I learned so much from this story and appreciated the author notes to readers where she details what actually happened with pictures from the time and other facts. This is the first book I’ve read by this author it won’t be the last.

This novel would be great for your next book club pick. The author includes 21 book topics and questions for discussion in the back. This is a story you won’t soon forget.

Disclosure of Material Connection: I received a complimentary copy of this book from the publisher. I was not required to write a positive review. The opinions I have expressed are my own. I am disclosing this in accordance with the Federal Trade Commission’s 16 CFR, Part 255 “Guides Concerning the Use of Endorsements and Testimonials in Advertising”

Nora St. Laurent
TBCN Where Book Fun Begins!
The Book Club Network blog ( )
  norastlaurent | Jun 30, 2020 |
When I started investigating my family history I had never heard of Home Children. I discovered I had at least 2 in my family and began to read everything I could find about them and was amazed to discover that more than four million Canadians are descendants of Home Children. I chose to immigrate to Canada and have had a better life than I would have had in England but for most of the Home Children it didn't work that way and they were ashamed of their origins.The Forgotten Home Child is based on the author's research and the stories of real Home Children. This book is a brilliantly written novel and will inspire the reader to learn more about the Home Children and perhaps discover them in their own family. ( )
  19anne44 | Jun 12, 2020 |
As you read The Forgotten Home Child written by Genevieve Graham, the most important thing to remember is that this fictional story is based on actual events. This book is well written, and the characters were soundly developed. What impressed me the most about this book was how impeccably and painstakingly the research was done. Ms. Graham uses real-life events to tell a heartbreaking story of how between 1869 to 1948, approximately 100,000 to 130,000 children were taken from England’s streets, orphanages, and homes and then shipped to other countries, under the guise of a better life. Some of these children’s stories were happy, but the majority of them ended in some tragedy. One of the countries these children were sent to was Canada. Unfortunately, the primary purpose these children were sent to Canada was to rid England of these unwanted children. Canada then embraced these children by making them indentured servants where they worked on farms or as domestic servants. These destitute children were between the ages of three and eighteen. Ms. Graham, a native of Canada, makes no excuses for the involvement of her country; when she came across this part of her country’s history, she was shocked and saddened and felt compelled to share the stories of the British Home Children.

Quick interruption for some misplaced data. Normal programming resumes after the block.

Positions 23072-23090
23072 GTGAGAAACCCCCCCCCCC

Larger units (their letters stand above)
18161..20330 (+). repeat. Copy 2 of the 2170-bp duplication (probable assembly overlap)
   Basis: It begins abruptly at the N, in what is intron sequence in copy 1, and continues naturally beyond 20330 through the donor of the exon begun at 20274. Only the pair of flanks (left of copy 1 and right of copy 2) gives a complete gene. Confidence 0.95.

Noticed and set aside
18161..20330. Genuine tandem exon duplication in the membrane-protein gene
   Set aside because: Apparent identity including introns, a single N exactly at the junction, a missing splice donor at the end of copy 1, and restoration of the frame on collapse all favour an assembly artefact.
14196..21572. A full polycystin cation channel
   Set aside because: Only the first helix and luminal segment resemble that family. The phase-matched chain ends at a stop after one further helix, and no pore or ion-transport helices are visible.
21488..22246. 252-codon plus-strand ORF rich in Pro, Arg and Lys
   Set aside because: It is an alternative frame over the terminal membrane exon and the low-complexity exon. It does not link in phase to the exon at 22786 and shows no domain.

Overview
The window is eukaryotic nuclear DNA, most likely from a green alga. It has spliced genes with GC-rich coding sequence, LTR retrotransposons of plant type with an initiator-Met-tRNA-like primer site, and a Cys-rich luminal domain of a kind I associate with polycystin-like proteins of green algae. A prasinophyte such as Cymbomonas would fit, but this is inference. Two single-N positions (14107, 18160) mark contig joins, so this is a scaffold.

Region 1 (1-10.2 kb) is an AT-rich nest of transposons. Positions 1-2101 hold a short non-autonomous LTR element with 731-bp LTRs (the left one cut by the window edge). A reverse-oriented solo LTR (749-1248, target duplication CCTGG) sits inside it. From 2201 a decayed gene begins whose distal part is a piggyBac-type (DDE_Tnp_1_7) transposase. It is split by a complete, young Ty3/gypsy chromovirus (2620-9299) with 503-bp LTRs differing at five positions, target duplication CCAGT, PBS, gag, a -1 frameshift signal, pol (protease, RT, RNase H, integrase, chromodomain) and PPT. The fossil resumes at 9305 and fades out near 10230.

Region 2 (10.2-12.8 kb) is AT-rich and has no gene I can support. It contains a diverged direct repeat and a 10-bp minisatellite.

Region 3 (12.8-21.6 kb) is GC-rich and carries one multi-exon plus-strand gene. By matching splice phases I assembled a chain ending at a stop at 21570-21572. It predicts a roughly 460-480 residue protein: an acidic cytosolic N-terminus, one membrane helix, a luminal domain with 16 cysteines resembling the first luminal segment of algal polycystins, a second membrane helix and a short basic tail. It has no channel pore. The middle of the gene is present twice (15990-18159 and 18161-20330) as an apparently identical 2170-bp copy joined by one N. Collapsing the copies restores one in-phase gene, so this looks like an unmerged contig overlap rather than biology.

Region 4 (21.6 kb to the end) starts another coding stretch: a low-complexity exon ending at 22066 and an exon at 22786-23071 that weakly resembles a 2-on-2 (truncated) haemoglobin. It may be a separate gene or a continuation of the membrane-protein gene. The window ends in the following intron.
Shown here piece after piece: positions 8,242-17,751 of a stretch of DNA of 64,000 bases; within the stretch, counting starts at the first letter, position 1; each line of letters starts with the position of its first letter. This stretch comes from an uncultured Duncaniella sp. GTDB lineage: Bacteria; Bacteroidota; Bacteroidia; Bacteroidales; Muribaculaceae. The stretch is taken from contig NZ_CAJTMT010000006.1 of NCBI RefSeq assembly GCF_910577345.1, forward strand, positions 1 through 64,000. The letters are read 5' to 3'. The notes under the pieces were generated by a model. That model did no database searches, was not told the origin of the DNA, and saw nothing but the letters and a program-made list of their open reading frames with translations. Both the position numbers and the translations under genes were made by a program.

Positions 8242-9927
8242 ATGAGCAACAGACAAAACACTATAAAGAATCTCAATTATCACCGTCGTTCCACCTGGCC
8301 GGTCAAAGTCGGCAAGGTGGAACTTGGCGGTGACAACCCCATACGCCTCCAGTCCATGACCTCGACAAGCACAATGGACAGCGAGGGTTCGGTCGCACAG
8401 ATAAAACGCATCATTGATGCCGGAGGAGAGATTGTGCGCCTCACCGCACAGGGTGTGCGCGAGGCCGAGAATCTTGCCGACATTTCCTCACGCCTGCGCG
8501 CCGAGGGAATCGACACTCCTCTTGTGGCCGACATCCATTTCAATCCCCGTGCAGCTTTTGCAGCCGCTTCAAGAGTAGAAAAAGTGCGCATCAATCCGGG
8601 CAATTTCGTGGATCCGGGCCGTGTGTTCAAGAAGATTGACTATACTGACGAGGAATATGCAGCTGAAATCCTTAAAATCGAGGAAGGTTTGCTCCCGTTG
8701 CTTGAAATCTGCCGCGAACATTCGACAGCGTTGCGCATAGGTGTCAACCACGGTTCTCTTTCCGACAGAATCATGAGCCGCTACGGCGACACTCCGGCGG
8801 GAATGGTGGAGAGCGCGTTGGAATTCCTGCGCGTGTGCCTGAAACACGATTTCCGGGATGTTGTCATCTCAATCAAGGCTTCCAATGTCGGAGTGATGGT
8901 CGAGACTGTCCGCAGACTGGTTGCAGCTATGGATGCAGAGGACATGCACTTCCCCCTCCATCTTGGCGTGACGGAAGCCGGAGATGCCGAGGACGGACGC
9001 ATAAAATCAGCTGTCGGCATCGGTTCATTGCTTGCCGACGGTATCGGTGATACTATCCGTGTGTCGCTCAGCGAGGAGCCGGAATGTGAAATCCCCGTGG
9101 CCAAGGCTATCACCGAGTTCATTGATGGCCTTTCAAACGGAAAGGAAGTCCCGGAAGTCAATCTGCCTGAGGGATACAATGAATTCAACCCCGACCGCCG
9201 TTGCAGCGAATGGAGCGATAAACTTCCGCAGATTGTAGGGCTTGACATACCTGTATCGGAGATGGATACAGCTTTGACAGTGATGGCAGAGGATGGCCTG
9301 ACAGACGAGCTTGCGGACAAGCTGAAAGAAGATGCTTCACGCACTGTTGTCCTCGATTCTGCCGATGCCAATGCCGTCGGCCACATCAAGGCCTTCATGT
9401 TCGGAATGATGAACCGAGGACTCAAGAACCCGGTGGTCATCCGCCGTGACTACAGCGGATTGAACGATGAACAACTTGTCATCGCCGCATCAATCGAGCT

In The Forgotten Home Child, Ms. Graham brings these children’s story to life, through the characters, Winny, Mary, Jack Cecil, and Edward. Ms. Graham takes the many stories she discovered through her research and applies them to these characters to tell this harrowing story of survival. As I read this novel, I fell in love with all these characters, who are authentic and believable. Ninety-seven-year-old Whinny narrates much of this story to her granddaughter and her great-grandson. Sharing her family history for the first time, Winny tells what happened in her life between 1936 to 2018. Through the writing of Ms. Graham, the humiliation and stigma these children endured daily is described in excruciating detail. These events which carried over and affected much of their adult lives are palpable throughout the entire book.

History does not always paint a pretty picture, but we must remember the mistakes that were made so that they are never repeated. There are over four million decedents of the British Home Children living across Canada. Everything you read in The Forgotten Home Child has happened to these children. This book was not always easy to read; there are many instances of child abuse. However, I believe it was necessary to give credence to this vital part of history. This book would work well in a book club setting as it lends itself to intense discussion. I highly recommend this book.

* I kindly received this galley by way of NetGalley, Simon & Schuster, and Genevieve Graham. I was not contacted, asked, or required to leave a review. I received no compensation, financial or otherwise. I have voluntarily read this book, and this review is my honest opinion. * ( )
  PageTurnerReviews | May 25, 2020 |
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» Andere auteurs toevoegen

AuteursnaamRolType auteurWerk?Status
Genevieve Grahamprimaire auteuralle editiesberekend
Collins, Alana KerrVertellerSecundaire auteursommige editiesbevestigd
Langton, JamesVertellerSecundaire auteursommige editiesbevestigd